The news was on in the background. I was paying little attention. But I caught the following. It was Wikileaks, and some be-suited mandarin commented: “It was a private conversation between the United States ambassador and the King of Saudi Arabia. A private conversation!”
That’s what’s wrong today. This dislocation between public servants and what they are. They are public servants paid by the public to serve the public. By what right does an ambassador believe he can keep from his employers, us, what he says on our behalf to foreign dignitaries? He cannot and must not.
This absurd arrogance is rampant in all democracies, and all levels of bureaucracy. From members of parliament fiddling their expenses and being annoyed when found out; to park keepers officiously and offensively saying where we can and cannot walk on the land we own and upkeep with our taxes; to the policemen who strike legal demonstrators with vicious sticks that we pay for, even when fallen. The list goes on and on and on.
Public servants need to be held to account. They have to do what we want, whether they are presidents, prime ministers or park keepers, or be sacked. But they seek to protect themselves with secrecy. Secrecy that leads to illegal wars that kill thousands upon thousands of people. Secrecy that leads to our money propping up banks and bankers who prefer to pocket it rather than lend it back to us. Secrecy that leads to health scares that lead to our money stockpiling drugs that aren’t necessary, aren’t wanted and aren’t used.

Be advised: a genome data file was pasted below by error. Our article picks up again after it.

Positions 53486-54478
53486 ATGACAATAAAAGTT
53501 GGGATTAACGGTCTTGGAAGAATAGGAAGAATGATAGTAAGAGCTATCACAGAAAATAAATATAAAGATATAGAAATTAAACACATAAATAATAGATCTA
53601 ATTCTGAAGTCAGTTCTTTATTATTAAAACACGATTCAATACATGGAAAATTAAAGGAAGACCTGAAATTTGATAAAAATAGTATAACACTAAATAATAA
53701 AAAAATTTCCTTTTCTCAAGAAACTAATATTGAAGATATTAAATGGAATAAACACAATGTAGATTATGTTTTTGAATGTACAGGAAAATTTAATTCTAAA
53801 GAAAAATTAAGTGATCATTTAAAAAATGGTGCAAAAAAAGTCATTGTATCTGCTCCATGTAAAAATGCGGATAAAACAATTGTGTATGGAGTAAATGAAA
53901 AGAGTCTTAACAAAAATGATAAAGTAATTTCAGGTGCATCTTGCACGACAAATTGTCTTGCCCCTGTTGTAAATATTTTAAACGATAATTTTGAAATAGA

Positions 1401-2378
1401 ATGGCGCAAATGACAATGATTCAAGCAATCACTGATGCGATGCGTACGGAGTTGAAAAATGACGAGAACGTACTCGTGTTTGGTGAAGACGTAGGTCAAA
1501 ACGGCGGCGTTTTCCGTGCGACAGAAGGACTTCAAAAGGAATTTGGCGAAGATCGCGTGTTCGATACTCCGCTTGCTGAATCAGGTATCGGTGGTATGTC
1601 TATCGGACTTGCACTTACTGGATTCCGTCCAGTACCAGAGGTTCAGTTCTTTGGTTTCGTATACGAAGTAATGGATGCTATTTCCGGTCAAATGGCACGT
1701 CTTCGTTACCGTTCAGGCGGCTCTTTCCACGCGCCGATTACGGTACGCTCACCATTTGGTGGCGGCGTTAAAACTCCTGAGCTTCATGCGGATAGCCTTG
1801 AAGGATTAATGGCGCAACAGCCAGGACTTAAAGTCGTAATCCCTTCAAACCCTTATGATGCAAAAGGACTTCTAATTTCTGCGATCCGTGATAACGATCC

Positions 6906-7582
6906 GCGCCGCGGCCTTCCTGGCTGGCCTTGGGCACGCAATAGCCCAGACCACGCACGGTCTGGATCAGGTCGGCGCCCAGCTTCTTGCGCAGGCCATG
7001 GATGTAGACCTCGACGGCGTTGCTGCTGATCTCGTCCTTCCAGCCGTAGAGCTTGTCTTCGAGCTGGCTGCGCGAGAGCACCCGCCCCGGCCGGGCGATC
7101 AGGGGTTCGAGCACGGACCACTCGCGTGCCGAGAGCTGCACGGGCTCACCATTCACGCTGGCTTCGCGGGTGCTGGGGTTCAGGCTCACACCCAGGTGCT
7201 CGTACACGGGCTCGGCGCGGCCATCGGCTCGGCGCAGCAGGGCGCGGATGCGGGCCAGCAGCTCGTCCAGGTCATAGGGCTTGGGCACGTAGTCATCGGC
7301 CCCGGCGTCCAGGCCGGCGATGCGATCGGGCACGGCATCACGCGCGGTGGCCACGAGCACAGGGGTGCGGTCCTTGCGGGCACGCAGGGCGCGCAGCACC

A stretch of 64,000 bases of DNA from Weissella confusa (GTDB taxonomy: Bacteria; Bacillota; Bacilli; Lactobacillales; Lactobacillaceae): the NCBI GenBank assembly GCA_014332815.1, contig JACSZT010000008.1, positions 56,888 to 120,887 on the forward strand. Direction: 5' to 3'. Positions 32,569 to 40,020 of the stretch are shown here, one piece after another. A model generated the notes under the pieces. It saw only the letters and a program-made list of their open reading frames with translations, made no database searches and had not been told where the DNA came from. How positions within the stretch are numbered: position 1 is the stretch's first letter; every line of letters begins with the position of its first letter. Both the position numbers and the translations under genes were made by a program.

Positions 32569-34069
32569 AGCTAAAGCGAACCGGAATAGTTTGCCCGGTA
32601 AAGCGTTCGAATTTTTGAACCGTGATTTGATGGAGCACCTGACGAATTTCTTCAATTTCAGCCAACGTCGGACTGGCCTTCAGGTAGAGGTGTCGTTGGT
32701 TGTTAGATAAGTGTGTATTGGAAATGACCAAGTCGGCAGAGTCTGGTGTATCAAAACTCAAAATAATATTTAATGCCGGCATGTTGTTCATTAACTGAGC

Only by breaking this cult of secrecy, this bureaucratic arrogance, and by making our servants accept that they are our servants and not our masters will we maintain democracy. And only Wikileaks seems capable of doing this. So rock on, Wikileaks: you are a greater defender of democracy than those we pay to defend it.